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Bloggers are joining the million dollar club.
This story first appeared in the June 12, 2014 issue of WWD. Subscribe Today.
Bryanboy’s Bryan Grey-Yambao may have caused a stir in 2010 when he boasted that he made $100,000 annually as a blogger, but today that number appears paltry — top style bloggers now can earn more than $1 million a year. Hired to help promote luxury and fashion brands, bloggers now are brands in themselves, generating income from affiliate sales, brand collaborations, their own collections and appearance fees. And the amounts the top-tier charges keep going up: Appearance fees, $5,000 just a few years ago, are now minimums of $10,000 to $15,000 today. Top-tier bloggers can command close to $50,000 for a high-profile brand event, such as the opening of a global flagship.
“Now, $100,000 is not enough,” Grey-Yambao, 32, said. “For a young, upstart blogger, $100,000 may seem like a lot of money. [But] as a business, a legit business, $100,000 won’t really bring you that far. You have a lot of expenses.”
He stressed that he’s not a millionaire just yet — but did admit that his net worth is steadily rising on an annual basis. A portion of his earnings come from the Fairchild Fashion Media-owned NowManifest network, which is also home to Jane Aldridge’s Sea of Shoes, Susanna Lau’s Style Bubble, Rumi Neely’s Fashiontoast, Derek Blasberg’s Mr. Blasberg, Anna dello Russo and Elin Kling’s Style by Kling. (Fairchild Fashion Media also owns WWD.)
“I’ve made enough to live comfortably and be able to not wear samples and buy my clothes retail,” Grey-Yambao said.
His preferred revenue stream is advertising on the site — which he calls a “back to roots” strategy — as he steers clear of promoted Instagram posts or relying too heavily on affiliate links, which are what bloggers use to drive click-throughs to retailers’ product pages. Display advertising allows Grey-Yambao to maintain his voice and credibility with the content he produces.
Because he prefers to stay “on brand,” he is selective about the projects he participates in. Last year, for example, he said he turned down a well-known publication that offered him a six-figure salary to be an editor at large. Similarly, he passed on an offer from a mass brand to design three bags for $75,000. To date, the most he has received for an appearance was $40,000 to attend the ribbon cutting at the Siam Center in Bangkok last year. He has an ongoing collaboration with Adrienne Landau and is in discussions with Linda Farrow. Earlier this month, he hosted a meet and greet at the Just Cavalli store in New York’s SoHo neighborhood — and although he doesn’t know the dollar amount in sales his four-hour appearance drove, the brand told him it was the second highest sales day the store has had to date.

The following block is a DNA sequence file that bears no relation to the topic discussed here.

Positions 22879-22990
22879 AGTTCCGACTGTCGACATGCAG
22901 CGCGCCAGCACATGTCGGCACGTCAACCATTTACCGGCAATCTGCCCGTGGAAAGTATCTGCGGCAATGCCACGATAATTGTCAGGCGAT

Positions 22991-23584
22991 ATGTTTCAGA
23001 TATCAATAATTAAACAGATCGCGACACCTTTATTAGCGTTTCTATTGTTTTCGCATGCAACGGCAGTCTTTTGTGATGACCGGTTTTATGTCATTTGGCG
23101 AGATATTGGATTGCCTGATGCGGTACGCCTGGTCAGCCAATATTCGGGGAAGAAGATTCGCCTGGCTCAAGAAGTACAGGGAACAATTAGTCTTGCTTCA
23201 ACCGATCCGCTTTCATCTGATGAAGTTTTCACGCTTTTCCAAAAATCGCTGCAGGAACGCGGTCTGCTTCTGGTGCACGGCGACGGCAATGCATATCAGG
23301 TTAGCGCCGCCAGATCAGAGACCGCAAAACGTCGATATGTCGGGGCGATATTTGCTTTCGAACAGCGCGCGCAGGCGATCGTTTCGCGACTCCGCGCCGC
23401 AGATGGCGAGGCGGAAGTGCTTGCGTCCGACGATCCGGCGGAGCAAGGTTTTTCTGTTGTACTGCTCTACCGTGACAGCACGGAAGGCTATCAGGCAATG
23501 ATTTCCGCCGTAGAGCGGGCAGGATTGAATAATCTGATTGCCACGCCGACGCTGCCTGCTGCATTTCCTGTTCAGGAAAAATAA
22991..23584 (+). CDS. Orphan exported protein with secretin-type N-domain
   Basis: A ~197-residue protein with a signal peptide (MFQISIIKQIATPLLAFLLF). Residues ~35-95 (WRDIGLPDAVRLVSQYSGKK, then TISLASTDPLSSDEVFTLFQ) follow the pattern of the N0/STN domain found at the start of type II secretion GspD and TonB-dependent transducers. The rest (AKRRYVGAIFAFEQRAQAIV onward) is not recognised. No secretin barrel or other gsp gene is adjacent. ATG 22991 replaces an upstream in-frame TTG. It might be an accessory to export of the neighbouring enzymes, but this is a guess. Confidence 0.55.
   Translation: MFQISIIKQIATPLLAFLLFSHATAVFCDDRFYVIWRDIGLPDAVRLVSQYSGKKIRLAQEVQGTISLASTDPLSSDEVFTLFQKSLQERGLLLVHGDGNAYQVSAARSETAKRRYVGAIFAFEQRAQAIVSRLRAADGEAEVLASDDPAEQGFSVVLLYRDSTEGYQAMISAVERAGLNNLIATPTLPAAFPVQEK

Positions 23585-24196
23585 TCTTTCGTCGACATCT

Driving sales is the main reason brands and retailers continue to link up with bloggers — at least the top-tier ones. According to Amber Venz, president of performance-based digital management agency RewardStyle, the average blogger conversion rate — a measure of how many users click a link and make a purchase — is 1 percent, a typical number for content-based or native advertising. However, it’s the retail sales these bloggers drive that the firm focuses on.
“The most important thing we look at is retail sales driven,” Venz said. “While conversion rate can tell us a bit about a publisher [blogger], we’re a little less interested in that and more interested in what [sales] they will drive as a publisher.”
By that measure, she said the top-five bloggers are “not who people think they are.” RewardStyle confirmed its top earners can make more than $80,000 a month solely on affiliate commissions and excluding any other work or partnerships the bloggers might be compensated for. Nashville-based Mary Seng of Happily Grey, Chrissy Ott of The Perfect Palette and Erin Gates of Elements of Style are among these top performers and have made the company’s top 20 list every month this year so far.
Virtually unknown in the fashion world, Salt Lake City-based Rachel Parcell of Pink Peonies is one of the top earners. While the 23-year-old blogger declined to comment on her annual income, based on RewardStyle’s data, she could make at least $960,000 from affiliate programs alone this year. Other income is on top of that, such as partnerships with brands like TRESemmé or J. Crew.
Parcell said her site began two-and-a-half years ago as an online journal that she intended to be more personal than Facebook so friends and family could keep up with what she was doing. “I have strong numbers,” she said. “I’m not up in the millions, yet I convert higher than some of these girls who have millions of followers.”
Her conversion rates range from 3 to 12 percent, depending on the month (February and September always have the most clicks and May and June tend to be slightly lower). In April, she said she drove 100,000 clicks to nordstrom.com, one of her highest converting affiliate retail partners.